The two leaders of Iran’s not-so-loyal opposition will appear together tomorrow at Tehran University, when Mir Hossein Mousavi, the challenger to President Ahmadinejad, makes a public appearance alongside Ayatollah Ali Akbad Hashemi Rafsanjani, the former president and billionaire who supported Mousavi’s campaign. Rafsanjani, who’s boycotted his turn at leading Friday prayers since June 12, will deliver a closely watched sermon that is expected to lay out a direct challenge to Ahmadinejad. The fact that Mousavi will attend the event means that it’s likely that other leading reformists will be there, including former President Khatami and cleric Mehdi Karroubi, a former speaker of Iran’s parliament who also ran against Ahmadinejad in the June 12 election.
It’s likely that the event will attract a huge crowd, perhaps tens or hundreds of thousands.
Iran’s intelligence minister, a close ally of President Ahmadinejad and a follower of Ayatollah Mesbah Yazdi, has already warned the opposition about tomorrow’s event. “The vigilant Iranian nation must be aware that tomorrow’s sermon should not turn to an arena for undesirable scenes,” said Intelligence Minister Gholamhossein Mohseni-Ejei. “Hopefully we will not have a security question in Tehran in the coming days.”
Neither Rafsanjani nor Mousavi, who isn’t expected to speak, will call for a revolt. But they haven’t abandoned their opposition. Rafsanjani, who hasn’t spoken directly about the election results since June 12, has reportedly been mustering clerical and establishment opposition — including the business community — behind the scenes, and a political party that he leads has called the reelection of Ahmadinejad illegitimate. Mousavi continues to reject the election results, and he’s announced plans to create a nationwide political party. Through his web site and in a limited number of public appearances since the crackdown, Mousavi has spoken out forcefully against the rigging of the vote, presented a detailed challenge to the result, and visited with relatives of those killed or arrested.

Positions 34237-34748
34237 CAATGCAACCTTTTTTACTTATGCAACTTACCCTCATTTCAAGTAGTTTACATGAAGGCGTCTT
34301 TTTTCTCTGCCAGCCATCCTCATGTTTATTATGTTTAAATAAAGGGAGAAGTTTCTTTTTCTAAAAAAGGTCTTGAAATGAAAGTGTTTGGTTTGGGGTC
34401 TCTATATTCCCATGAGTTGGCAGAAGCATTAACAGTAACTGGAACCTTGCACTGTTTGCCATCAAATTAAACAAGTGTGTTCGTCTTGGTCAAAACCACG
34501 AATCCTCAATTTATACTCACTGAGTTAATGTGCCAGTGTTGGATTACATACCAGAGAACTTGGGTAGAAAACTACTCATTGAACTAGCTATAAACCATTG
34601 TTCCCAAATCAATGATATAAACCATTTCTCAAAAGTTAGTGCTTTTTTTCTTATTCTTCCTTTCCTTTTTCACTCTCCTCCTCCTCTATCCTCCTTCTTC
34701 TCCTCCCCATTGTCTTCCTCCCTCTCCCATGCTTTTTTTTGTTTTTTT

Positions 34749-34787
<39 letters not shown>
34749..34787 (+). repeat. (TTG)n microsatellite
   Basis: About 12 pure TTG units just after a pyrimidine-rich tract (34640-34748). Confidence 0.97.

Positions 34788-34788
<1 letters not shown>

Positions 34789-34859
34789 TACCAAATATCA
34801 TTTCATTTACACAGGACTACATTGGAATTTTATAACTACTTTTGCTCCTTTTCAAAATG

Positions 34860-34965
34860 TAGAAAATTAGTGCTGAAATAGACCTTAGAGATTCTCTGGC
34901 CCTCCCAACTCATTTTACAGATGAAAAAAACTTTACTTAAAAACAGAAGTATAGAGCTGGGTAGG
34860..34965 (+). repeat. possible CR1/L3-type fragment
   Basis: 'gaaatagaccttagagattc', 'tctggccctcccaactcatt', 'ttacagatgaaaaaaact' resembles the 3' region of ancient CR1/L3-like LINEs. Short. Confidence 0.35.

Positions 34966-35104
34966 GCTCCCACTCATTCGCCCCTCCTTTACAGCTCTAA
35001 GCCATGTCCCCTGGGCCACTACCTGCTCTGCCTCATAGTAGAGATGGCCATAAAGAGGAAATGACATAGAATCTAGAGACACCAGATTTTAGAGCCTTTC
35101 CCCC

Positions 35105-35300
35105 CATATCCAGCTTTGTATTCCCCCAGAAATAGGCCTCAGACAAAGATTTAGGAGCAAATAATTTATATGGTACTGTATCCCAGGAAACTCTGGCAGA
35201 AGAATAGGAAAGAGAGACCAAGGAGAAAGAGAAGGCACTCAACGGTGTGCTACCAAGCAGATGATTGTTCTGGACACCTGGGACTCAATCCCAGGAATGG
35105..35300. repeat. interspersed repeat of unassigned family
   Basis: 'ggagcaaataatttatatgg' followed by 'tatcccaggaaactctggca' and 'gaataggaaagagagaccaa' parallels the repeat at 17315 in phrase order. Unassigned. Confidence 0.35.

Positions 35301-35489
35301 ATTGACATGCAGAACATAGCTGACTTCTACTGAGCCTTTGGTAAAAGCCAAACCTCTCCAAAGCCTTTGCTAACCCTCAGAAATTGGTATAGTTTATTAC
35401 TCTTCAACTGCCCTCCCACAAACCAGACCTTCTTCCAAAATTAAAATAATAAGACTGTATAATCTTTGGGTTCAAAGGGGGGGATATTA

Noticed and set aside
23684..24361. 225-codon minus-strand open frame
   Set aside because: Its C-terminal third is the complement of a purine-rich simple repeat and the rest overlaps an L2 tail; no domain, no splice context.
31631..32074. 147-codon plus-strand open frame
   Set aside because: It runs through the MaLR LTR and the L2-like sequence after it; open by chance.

The pro-Mousavi Web site mowjcamp.com said reformist leaders will hold street protests after attending the Friday prayers.
Thursday night, several hundred supporters gathered, some chanting “death to the dictator,” as Mousavi and his wife visited the family of Sohrab Aarabi, 19, who disappeared during a June 15 protest, according to mowjcamp.com. Footage from the visit posted on the Web showed Mousavi moving through a crowd of well-wishers inside Aarabi’s family home to his parents to express condolences.
Aarabi disappeared during a June 15 protest, and his family searched for weeks for news of his fate. They were finally notified on Saturday that he had been shot in the chest and died during the crackdown on postelection protests. Aarabi was buried Monday in the vast Behesht-e-Zahra cemetery on the outskirts of Tehran.
The report added:
“We won’t let the blood of these youth go in vain,” Mousavi told Aarabi’s family during the visit, according to the Web site norooznews.org.
Aarabi’s mother, Parvin Fahimi, said she would take the case of her slain son to domestic and, if necessary, international courts, the site reported.
Hundreds of candles were lit in the streets of the Tehran neighborhood where the family lives, mowjcamp reported. Inside the home, the walls were hung with pictures of Aarabi wearing a green scarf over his shoulders — the color of Mousavi’s opposition movement.